Sei Young Kim and Danielle Kang (both 67) were one shot back, with six other players only two shots off the lead.


    Full-field scores from the Buick LPGA Shanghai


    The tournament is the second of five being played in South Korea, Japan, China and Taiwan in the LPGA's annual Asian swing.

    Kang credited her improved play to new coach Butch Harmon.

    ''We just kind of simplify the game a lot,'' the American said. ''Just trying to calm it down and get back to how I used to play. Just more feel golf. Thinking less mechanics and going with the flow.''

    Kang tied for third last week at the KEB Hana Bank championship in Incheon, South Korea.

    ''Today's round went very smooth,'' Kang said. ''Coming off very good momentum after last week, and I've been hitting the ball really well, playing great. I've just been trusting my game and just keep giving myself birdie chances. They kept rolling in.''

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    Sharpshooting Reavie (68) leads tough CJ Cup

    By Associated PressOctober 18, 2018, 9:34 am

    JEJU ISLAND, South Korea – Chez Reavie overcame cool, windy conditions for a 4-under 68 and a one-stroke lead after the first round of the CJ Cup at Nine Bridges on Thursday.

    In the breezy conditions, the back nine of the course posed the most difficulty, but the 36-year-old American made two birdies and negotiated it in 35 after starting on the 10th tee, and then picked up three shots on his final nine.

    Danny Willett and Si Woo Kim shot 69 while the large group at 70, and tied for fourth, included Ian PoulterNick Watney and Michael Kim.

    Brooks Koepka, playing in his first tournament since being voted PGA Tour Player of the Year, shot 71 and was in a group three strokes behind and tied for 11th, which included Paul Casey and Hideki Matsuyama.

    Jason Dufner and Brandt Snedeker shot 72. Defending champion Justin Thomas had a 73, as did Jason Day, Ernie Els and J.B. Holmes.


    Full-field scores from the CJ Cup

    CJ Cup: Articles, photos and videos


    Marc Leishman, who won last week's CIMB Classic in Malaysia, and Adam Scott had 75s.

    Reavie's only PGA Tour win came at the 2008 Canadian Open, and he finished second in back-to-back starts last year in Phoenix and Pebble Beach, losing at Phoenix in a playoff.

    ''It was a great day, I hit the ball really well,'' Reavie said of Thursday's round. ''The wind was blowing really hard all day long so you had to really start the ball well and keep it out of the wind. Luckily, I was able to do that.''

    Despite the windy conditions, Reavie found all 14 fairways off the tee and hit 15 out of 18 greens in regulation, which he felt was the key to a good score.

    ''It's tough because once you get above the hole with this wind, it's really hard to chip it close,'' he said. ''The more greens you can hit, the better and that was key to my game.''

    Willett, who has struggled with injuries and form since winning the 2016 Masters and has dropped to No. 342 in the world, made five birdies and two bogeys in his 69. Willett has just one top-five finish since finishing second in the Italian Open in September 2016.

    Having committed to play on the PGA Tour by taking up membership this season, Willet said it was important to make a quick start to the season.

    ''I've done two tours for a couple of years, and it's very difficult,'' Willett said. ''We committed to play on the PGA Tour, to play predominantly over here this year and next. It's nice to kind of get in and get some points early if you can.''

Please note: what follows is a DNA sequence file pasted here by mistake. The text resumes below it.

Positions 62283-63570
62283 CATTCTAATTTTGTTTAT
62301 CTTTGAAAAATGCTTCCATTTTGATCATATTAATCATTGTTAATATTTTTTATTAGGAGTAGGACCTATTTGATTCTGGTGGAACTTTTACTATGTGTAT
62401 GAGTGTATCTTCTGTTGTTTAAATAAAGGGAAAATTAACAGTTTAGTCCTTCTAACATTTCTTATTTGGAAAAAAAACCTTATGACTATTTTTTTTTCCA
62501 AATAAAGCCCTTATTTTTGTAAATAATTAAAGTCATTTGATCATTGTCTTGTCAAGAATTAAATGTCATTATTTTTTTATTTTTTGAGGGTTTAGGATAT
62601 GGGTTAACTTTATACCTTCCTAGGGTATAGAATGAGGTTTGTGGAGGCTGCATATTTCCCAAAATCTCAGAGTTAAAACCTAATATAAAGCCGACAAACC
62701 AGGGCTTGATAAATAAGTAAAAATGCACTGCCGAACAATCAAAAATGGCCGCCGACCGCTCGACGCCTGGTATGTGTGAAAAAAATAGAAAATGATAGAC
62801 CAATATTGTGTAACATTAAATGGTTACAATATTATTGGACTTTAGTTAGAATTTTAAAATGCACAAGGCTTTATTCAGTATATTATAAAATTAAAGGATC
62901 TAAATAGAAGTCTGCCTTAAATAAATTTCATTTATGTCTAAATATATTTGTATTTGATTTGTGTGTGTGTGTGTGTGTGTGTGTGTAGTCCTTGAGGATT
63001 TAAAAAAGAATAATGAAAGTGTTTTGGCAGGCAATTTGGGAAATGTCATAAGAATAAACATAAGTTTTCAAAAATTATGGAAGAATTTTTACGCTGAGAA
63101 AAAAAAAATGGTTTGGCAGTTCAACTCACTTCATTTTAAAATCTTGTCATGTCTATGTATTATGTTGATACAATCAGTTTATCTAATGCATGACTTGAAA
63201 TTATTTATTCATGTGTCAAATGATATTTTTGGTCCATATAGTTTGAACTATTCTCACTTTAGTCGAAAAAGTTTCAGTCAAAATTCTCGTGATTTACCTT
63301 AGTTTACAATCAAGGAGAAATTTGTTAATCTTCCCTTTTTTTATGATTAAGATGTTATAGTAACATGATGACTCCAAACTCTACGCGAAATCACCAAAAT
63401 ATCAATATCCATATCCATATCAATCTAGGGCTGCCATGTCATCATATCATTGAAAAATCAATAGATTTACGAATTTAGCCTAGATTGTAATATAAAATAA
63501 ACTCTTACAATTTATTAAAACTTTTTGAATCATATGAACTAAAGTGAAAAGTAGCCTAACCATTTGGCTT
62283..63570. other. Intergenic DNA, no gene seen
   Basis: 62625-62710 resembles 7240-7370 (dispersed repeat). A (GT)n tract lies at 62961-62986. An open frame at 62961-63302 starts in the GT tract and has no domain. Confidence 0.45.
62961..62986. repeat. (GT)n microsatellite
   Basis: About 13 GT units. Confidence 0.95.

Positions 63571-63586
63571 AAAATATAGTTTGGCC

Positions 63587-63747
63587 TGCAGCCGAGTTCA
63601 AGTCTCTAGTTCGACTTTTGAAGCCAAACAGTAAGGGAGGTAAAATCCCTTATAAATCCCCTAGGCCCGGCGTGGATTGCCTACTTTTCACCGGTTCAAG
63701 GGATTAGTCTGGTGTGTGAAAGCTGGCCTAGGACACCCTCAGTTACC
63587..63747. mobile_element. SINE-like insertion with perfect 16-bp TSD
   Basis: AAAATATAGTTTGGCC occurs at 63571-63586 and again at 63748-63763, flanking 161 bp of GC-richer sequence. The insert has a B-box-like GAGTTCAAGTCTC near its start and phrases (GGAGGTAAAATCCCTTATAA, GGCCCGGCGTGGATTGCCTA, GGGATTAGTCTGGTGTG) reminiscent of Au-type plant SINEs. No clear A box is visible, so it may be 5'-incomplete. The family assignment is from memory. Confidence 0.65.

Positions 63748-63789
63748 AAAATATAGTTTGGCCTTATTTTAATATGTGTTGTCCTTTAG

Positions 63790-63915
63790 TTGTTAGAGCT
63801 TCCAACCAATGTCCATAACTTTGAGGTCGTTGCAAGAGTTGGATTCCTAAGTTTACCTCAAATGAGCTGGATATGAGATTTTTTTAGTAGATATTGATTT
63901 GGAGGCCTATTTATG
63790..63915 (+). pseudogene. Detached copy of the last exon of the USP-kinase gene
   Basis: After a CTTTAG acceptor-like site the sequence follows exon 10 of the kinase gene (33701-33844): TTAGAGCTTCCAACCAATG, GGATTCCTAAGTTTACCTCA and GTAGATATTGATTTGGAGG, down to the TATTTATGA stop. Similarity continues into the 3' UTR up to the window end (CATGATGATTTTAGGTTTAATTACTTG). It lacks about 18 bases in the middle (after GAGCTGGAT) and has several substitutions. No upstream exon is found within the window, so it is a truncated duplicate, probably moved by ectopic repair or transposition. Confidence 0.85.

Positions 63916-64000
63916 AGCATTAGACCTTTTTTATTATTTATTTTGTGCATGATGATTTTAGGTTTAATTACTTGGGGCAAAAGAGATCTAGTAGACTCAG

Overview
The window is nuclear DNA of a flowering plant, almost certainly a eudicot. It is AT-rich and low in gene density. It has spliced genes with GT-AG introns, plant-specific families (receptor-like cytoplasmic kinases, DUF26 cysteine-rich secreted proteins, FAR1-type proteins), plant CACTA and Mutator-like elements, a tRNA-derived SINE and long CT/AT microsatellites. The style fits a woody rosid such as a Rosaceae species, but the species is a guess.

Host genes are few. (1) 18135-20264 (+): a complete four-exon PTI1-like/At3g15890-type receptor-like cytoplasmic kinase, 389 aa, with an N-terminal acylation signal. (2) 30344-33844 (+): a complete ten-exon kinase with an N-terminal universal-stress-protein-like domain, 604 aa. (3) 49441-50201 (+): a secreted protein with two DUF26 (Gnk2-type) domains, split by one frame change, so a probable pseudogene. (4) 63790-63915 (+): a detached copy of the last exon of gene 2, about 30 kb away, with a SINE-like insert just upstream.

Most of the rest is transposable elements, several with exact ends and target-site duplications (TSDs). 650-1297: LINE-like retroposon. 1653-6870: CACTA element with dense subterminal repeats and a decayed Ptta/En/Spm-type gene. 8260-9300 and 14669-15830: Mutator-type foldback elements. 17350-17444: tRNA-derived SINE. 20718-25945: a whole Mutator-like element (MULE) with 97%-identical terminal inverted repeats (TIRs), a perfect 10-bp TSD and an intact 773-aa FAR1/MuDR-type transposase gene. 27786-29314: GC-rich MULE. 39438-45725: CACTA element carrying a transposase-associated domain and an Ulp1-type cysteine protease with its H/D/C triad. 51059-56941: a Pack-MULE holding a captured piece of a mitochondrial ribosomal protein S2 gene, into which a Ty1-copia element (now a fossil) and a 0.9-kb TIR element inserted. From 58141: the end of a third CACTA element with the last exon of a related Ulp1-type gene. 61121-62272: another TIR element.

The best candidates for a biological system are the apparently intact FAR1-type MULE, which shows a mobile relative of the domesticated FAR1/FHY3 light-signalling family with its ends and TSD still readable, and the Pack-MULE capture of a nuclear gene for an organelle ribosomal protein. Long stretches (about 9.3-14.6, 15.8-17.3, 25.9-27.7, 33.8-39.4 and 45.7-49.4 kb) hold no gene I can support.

The second of three PGA Tour events in three weeks in Asia has a 78-player field and no cut. Only 19 players broke par on Thursday.

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    Koepka takes edge over Thomas in race for world No. 1

    By Golf Channel DigitalOctober 18, 2018, 5:50 am

    Brooks Koepka got the inside track against Justin Thomas in their head-to-head battle this week for world No. 1.

    Koepka shot 1-under 71 on Thursday at the CJ Cup, while Thomas shot 1-over 73.

    Chez Reavie leads after 18 holes at Nine Bridges in Juju Island, South Korea, following a 4-under 68.

    Koepka, currently world No. 3, needs to win this week or finish solo second [without Thomas winning] in order to reach the top spot in the rankings for the first time in his career. Thomas, currently No. 4, must win to reclaim the position he surrendered in June.

    One week after 26 under par proved victorious in Malaysia, birdies weren’t as aplenty to begin the second leg of the PGA Tour’s Asian swing.


    Full-field scores from the CJ Cup

    CJ Cup: Articles, photos and videos


    In chilly, windy conditions, Koepka and Thomas set out alongside one another – with Sungjae Im (73) as the third – on the 10th hole. Koepka bogeyed his first hole of the day on his way to turning in even-par 36. Thomas was one worse, with two bogeys and a birdie.

    On their second nine, Koepka was steady with two birdies and a bogey to reach red figures for the day.

    "I felt like I played good. I hit some good shots, missed a couple putts early and kind put myself in a little bit of trouble on the back nine, my front, but rallied pretty nicely," Koepka said. "I felt like I found a bit of rhythm. But it's a difficult day, anything under par, level par is a good score out there today. I'm pleased with it."

    Thomas, however, had two birdies and a double bogey on his inward half. The double came at the par-4 fourth, where he four-putted. He nearly made up those two strokes on his final hole, the par-5 ninth, when a wild approach shot [as you can see below] traversed the contours of the green and settled 6 feet from the hole. But Thomas missed the short eagle putt and settled for birdie.

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    Watch: Thomas' approach takes wild ride on CJ Cup green

    By Golf Channel DigitalOctober 18, 2018, 5:17 am

    Two over par with one hole to play in Round 1 of the CJ Cup, Justin Thomas eyed an eagle at the par-5 ninth [his 18th].

    And he nearly got it, thanks to his ball beautifully navigating the curves of the green.

    Thomas hit a big draw for his second shot and his ball raced up the green's surface, towards the back, where it caught the top of ridge and funneled down to within 6 feet of the hole.



    Unfortunately for Thomas, the defending champion, he missed the eagle putt and settled for birdie and a 1-over 73.